We’ve talked at length about how establishing trust is a major part of building relationships with donors. It’s one thing if those within your organization endorse your cause. Donors expect that. But when another, regular person advocates your mission, donors take notice.
3. When Making the Ask
Offering to match a gift demonstrates your dedication to the cause and can motivate donors to give more than usual. Donors who are truly connected to your mission will be thrilled that their dollars do more to further the cause when matched by the organization itself. Match gifts make it possible for a donor to provide two, or even three times the value than they may have been able to on their own. That is a powerful motivation for any donor who is truly invested in your organization’s work!
One of the major concerns many organizations have on Giving Tuesday is negatively impacting their end-of-year appeals. Put your fears to rest. As we discussed last week, Giving Tuesday can serve as a soft touch to kick off your end-of-year push and get donors in the giving mindset. This strategy essential incorporates Giving Tuesday into your year-end campaign. After all, organizations should measure and analyze giving holistically year after year, rather than focus solely on what appeals brought in the money.
If you have been segmenting your audience, you already have a head start! Consider breaking down your donor base into two groups for your Giving Tuesday campaign. First, send messages asking any donors who have already contributed to your annual fund. Ask them if they will supplement their usual gift with a Giving Tuesday donation, since they are already a loyal supporter. The second group will consist of regular donors who have not yet contributed. Remind them its not too late to give this year, that you’ve missed their usual donation, and encourage them to get into the spirit of giving on Giving Tuesday.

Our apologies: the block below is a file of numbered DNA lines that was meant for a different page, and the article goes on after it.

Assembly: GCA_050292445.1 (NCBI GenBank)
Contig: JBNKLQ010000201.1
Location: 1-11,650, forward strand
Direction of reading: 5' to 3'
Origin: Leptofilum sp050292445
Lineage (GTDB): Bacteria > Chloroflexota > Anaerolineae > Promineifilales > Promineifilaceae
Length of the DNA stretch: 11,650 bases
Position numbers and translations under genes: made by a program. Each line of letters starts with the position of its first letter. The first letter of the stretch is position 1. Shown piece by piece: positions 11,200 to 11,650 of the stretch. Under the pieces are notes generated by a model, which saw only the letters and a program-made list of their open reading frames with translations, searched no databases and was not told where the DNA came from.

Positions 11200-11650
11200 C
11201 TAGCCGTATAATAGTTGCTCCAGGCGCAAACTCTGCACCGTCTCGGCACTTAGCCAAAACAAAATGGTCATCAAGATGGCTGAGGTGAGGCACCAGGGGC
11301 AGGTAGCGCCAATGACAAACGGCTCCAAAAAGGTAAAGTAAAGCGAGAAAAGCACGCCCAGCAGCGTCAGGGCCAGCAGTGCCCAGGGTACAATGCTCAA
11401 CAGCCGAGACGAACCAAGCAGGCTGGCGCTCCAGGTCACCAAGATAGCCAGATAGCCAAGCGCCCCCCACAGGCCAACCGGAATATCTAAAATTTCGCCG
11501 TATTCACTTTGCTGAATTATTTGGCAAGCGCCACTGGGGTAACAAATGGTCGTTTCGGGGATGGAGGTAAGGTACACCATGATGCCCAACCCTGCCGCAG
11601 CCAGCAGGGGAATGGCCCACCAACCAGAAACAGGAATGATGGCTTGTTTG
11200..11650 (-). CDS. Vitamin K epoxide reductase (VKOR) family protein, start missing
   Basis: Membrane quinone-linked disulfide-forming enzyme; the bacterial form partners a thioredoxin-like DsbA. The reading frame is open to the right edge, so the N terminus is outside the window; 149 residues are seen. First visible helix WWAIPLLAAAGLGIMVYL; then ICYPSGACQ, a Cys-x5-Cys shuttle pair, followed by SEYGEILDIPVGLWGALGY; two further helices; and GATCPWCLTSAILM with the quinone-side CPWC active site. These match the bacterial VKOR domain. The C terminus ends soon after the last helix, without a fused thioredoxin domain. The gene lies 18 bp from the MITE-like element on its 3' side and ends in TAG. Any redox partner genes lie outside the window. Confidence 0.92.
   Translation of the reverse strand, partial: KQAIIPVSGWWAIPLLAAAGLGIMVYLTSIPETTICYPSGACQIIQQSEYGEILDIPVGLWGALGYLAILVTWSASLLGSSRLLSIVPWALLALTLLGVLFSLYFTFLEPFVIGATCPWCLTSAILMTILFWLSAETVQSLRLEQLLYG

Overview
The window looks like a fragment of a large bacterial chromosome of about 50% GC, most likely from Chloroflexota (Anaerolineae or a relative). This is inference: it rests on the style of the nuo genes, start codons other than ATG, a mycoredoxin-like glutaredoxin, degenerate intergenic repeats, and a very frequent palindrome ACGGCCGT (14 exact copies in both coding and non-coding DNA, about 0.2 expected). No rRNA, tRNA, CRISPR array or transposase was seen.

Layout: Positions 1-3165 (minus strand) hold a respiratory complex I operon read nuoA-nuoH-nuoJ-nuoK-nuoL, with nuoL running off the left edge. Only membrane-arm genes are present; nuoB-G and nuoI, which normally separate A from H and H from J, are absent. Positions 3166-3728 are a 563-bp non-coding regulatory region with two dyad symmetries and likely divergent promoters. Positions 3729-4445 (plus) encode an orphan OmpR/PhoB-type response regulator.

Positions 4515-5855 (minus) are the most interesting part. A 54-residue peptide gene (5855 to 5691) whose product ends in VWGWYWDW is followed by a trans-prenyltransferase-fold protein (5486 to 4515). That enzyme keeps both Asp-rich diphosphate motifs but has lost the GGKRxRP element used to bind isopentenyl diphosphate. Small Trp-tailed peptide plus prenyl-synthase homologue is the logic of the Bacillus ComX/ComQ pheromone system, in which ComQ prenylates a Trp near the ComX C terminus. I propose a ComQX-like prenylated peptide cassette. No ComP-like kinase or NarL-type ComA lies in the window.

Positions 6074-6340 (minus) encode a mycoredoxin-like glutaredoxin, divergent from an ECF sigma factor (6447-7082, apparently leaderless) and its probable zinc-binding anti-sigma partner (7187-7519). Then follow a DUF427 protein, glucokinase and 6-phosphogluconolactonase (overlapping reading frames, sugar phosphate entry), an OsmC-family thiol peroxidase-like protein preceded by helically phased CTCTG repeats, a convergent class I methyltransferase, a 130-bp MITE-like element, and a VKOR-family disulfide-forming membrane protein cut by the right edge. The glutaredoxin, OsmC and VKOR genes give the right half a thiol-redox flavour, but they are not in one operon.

4. Optimizing Donation Pages
Giving Tuesday is a unique occasion, so your organization’s online donation page should reflect that. At minimum, use one of those Giving Tuesday graphics we mentioned earlier as the header of your regular donation page for a day. If you are tying Giving Tuesday into your end-of-year fundraising push, use a Giving Tuesday header on the donation page for your annual fund. You can set it back to normal afterwards.
You’re probably aware that your organization is not the only one trying to make the most of Giving Tuesday this year. Using PURLs to direct donors to personalized campaign pages can help your message stand out. You can version the content of these pages to resonate better with specific donors. Personalized campaign pages can include custom ask strings based on a donor’s giving history and make mentions of specific programs they have contributed to before.
Whether or not you use PURLs, we recommended setting up a generic Giving Tuesday donation page geared for the event. That means shorter forms and mobile friendliness, which can help your conversion rate for an event like this.